Heisenberg recalls conversations with Niels Bohr regarding these paradoxes and the frustration caused by the failure of classical theory to explain the phenomena observed. Bohr believed that only with a "full mind" illuminated by experience and an abundance of concepts could one hope to understand quantum theory. Physicists had to "get into the spirit of the quantum theory" and develop a certain intuition as to when an electron would behave as a particle and when as a wave. H. P. Blavatsky wrote in 1888:

The "wave motion of living particles" becomes comprehensible on the theory of a Spiritual ONE LIFE, of a universal Vital principle independent of our matter, and manifesting as atomic energy only on our plane of consciousness. (The Secret Doctrine II, 672.)
In other words, what is observed as a phenomena on the physical plane is the effect of an inner intelligent cause. Final understanding can never be obtained by what can be measured on the physical plane. That understanding depends on one's state of consciousness. The underlying vital principle which is the cause of all objective physical manifestations in matter would be called the "field" by modern physicists. Einstein proposed that there is no place in the new physics for matter and the field. One or the other has to be the reality. He believed that the field was the reality. The field is the stable and underlying force behind the changing physical world.

In modern physics, all the different types of force, light, heat, magnetism, electricity, etc., can be accounted for by four fundamental forces. They are gravitation, electro-magnetic, weak and strong nuclear fields. The current search in modern physics is to find that one "unified field" that binds together all forces in the universe. In Einstein's view all is motion. Motion is the essence of existence. One may wonder if he had this statement from The Secret Doctrine in mind:

The Occultists, who do not say -- if they would express themselves correctly -- that matter, but only the substance or essence of matter, is indestructible and eternal, (i.e., the Root of all, Mulaprakriti): assert that all the so-called Forces of Nature, Electricity, Magnetism, Light, Heat, etc., far from being modes of motion of material particles, are in esse, i.e., in their ultimate constitution, the differentiated aspects of that Universal Motion.... (I, 147.)
This universal motion is the eternal, ceaseless, abstract motion, identical with the One Life and the One Law. In The Tao Of Physics, Fritjof Capra points out the similarities between modern field theory and ancient Eastern concepts of the divine source of all phenomena; the Brahman of the Hindus, the Dharmakaya of the Buddhists and the Tao of the Taoists represent the ultimate unified field.

Heisenberg's great contribution to modern quantum theory was the "uncertainty principle." Simply stated, the observer alters the observed by the mere act of observation. The "uncertainty principle" mathematically measures that degree to which he influences the outcome of an experiment. The outcome is effected because the observer is a participant in the event. Researchers affect observations and outcomes through the measurement devices they choose and how they use those devices. Quantum theory reveals the interdependence and relationship between the various parts and the whole of nature, between the observer and the observed, between the individual and the universe. Erwin Schroedinger wrote:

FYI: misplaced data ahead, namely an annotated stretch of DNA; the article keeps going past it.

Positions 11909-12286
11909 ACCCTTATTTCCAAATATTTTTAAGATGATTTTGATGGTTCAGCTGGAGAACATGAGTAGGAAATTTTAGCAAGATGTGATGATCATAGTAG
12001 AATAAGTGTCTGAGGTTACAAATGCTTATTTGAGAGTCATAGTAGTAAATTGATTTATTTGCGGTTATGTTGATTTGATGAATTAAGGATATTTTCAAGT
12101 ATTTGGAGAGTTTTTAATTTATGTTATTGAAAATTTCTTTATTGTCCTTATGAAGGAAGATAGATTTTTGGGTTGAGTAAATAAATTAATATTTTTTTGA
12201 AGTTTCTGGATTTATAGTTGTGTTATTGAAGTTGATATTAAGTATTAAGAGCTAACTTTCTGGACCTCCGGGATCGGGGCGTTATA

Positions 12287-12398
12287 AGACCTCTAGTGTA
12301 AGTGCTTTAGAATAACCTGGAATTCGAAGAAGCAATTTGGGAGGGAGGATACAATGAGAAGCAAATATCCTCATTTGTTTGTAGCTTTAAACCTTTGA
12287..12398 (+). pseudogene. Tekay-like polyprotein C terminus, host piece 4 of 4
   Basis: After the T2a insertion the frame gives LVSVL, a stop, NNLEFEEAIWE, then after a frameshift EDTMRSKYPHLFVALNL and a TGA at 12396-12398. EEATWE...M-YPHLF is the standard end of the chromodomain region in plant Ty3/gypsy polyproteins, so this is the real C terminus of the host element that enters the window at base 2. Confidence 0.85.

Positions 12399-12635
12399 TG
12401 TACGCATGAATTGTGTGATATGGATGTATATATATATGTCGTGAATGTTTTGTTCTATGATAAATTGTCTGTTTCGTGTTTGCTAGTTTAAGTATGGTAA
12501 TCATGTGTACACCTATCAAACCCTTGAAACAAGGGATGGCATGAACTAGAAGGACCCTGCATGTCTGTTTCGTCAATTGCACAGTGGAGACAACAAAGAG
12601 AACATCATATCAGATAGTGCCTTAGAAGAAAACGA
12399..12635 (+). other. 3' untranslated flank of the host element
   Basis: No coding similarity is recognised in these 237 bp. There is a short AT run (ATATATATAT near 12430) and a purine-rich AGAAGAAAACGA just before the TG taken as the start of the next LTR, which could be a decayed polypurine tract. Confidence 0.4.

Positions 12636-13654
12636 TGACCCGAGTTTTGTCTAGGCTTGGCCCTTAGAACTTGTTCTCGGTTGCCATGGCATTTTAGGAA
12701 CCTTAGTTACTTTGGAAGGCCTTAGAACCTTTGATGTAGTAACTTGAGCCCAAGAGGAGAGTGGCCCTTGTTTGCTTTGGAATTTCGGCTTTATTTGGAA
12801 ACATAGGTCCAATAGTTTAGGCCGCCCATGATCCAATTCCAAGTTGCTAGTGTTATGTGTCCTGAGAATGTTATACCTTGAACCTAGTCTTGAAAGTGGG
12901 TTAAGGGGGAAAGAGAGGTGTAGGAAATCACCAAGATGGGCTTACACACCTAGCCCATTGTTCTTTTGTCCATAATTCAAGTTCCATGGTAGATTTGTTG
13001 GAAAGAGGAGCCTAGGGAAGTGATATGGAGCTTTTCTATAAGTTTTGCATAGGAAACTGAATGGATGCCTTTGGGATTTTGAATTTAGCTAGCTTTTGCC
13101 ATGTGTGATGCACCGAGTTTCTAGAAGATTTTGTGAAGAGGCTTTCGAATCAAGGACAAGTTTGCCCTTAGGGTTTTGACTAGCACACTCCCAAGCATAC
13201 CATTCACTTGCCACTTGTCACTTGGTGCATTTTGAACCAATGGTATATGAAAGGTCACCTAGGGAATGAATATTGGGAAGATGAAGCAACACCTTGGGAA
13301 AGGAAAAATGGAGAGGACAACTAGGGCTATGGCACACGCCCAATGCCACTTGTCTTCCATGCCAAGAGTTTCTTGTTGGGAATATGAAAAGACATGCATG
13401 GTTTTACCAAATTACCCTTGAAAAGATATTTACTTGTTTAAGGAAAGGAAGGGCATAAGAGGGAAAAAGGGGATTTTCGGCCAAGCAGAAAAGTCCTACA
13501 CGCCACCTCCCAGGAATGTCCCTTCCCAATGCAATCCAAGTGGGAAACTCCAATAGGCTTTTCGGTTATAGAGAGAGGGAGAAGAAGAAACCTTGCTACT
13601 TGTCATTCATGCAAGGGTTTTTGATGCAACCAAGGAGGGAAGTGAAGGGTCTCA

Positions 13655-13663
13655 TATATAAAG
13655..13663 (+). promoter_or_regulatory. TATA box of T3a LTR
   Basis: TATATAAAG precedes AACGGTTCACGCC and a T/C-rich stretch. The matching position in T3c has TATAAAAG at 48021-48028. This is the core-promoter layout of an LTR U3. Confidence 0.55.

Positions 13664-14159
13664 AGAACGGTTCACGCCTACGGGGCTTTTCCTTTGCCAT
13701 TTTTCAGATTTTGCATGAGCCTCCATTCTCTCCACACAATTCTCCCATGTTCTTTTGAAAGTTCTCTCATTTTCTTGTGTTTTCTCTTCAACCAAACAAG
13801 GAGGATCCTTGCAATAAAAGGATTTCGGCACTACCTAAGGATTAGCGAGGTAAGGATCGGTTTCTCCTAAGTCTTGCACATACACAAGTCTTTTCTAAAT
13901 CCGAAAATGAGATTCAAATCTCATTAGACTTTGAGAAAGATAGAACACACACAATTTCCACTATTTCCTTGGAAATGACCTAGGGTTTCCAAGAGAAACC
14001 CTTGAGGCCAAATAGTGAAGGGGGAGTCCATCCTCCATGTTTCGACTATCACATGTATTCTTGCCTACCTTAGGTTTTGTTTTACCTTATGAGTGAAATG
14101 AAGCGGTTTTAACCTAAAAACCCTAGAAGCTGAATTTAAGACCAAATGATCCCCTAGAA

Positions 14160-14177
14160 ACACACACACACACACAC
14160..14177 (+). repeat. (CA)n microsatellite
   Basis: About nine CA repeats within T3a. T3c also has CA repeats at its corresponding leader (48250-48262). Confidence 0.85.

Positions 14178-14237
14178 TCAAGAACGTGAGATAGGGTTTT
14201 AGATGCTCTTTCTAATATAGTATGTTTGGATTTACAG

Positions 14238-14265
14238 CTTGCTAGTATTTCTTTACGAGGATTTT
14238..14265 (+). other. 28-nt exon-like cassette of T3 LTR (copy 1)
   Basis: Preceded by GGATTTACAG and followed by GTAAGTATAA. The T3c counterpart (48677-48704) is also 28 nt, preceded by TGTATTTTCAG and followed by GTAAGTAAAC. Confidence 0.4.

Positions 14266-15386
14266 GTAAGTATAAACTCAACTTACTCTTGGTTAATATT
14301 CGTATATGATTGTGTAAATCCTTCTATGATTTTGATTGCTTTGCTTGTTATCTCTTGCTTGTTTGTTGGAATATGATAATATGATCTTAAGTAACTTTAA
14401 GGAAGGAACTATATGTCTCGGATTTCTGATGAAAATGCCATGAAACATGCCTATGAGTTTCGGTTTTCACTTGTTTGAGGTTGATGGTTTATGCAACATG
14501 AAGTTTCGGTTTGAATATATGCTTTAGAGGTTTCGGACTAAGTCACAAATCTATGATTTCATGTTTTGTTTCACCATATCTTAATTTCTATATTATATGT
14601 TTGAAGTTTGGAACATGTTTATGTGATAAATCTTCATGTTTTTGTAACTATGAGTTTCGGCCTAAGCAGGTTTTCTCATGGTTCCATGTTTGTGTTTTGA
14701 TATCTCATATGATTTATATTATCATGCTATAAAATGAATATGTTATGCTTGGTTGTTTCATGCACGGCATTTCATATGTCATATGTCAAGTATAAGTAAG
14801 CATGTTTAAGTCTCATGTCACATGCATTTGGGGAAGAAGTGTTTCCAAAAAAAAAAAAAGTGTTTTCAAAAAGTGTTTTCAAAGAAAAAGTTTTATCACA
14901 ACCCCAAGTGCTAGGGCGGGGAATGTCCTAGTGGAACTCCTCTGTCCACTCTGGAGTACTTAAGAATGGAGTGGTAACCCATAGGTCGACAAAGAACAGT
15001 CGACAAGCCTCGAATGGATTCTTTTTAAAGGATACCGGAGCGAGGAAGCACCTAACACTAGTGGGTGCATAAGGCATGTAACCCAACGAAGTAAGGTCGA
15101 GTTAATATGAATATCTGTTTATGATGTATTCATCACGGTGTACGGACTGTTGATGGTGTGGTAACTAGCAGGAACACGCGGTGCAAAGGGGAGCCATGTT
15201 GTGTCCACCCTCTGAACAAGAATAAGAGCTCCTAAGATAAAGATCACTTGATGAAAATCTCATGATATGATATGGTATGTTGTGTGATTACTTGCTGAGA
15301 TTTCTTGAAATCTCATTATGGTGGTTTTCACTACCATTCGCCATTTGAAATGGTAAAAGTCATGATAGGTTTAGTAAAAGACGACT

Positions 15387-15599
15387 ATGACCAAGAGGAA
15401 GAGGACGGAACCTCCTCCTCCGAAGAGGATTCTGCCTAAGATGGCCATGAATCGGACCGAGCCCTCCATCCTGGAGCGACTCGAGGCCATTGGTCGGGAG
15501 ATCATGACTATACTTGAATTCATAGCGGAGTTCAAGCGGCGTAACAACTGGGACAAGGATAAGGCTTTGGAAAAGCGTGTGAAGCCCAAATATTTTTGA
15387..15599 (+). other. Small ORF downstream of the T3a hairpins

...inconceivable as it seems to ordinary reason, you -- and all other conscious beings as such -- are all in all. Hence this life of yours which you are living is not merely a piece of the entire existence, but is, in a certain sense, the whole...
Schroedinger's work forms the heart of modern quantum mechanics, and yet these words of his are the soul of the mystic vision. Modern physicists have made one more step over the borderland into Occultism for they have demonstrated that light is both waves that vibrate out from a source and a stream of tiny particles. Both do not occur at the same time. At different times and under different conditions light can behave in either way. The uniform white light observed is "jumbled" light. When the waves are bent, or diffracted, they separate into the seven colors of light. At the sub-atomic level, the waves are darts of light, bright supersensuous states of matter. This occult world, hidden to the physical senses, is nevertheless objective to the spiritual eye of the Adept or Seer during the hours of trance.
The waves and undulations of Science are all produced by atoms propelling their molecules into activity from within. Atoms fill the immensity of Space, and by their continuous vibration are that MOTION which keeps the wheels of Life perpetually going....

As described by Seers -- those who can see the motion of the interstellar shoals, and follow them in their evolution clairvoyantly -- they are dazzling, like specks of virgin snow in radiant sunlight. Their velocity is swifter than thought, quicker than any mortal physical eye could follow, and as well as can be judged from the tremendous rapidity of their course, the motion is circular.... Standing on an open plain, on a mountain summit especially, and gazing into the vast vault above and the spacial infinitudes around, the whole atmosphere seems ablaze with them, the air soaked through with these dazzling coruscations. (The Secret Doctrine I, 633.)

For the student of ancient and modern science, the mystic visions of the Seers, the metaphysical formulations of the ancient philosophers, and the theoretical conclusions drawn from experimental observations and measurements of modern physicists point to certain universal truths. In their entirety, these truths bind all living beings and things into one unified whole.

Next article:
Ancient and Modern Science
Biology: Part III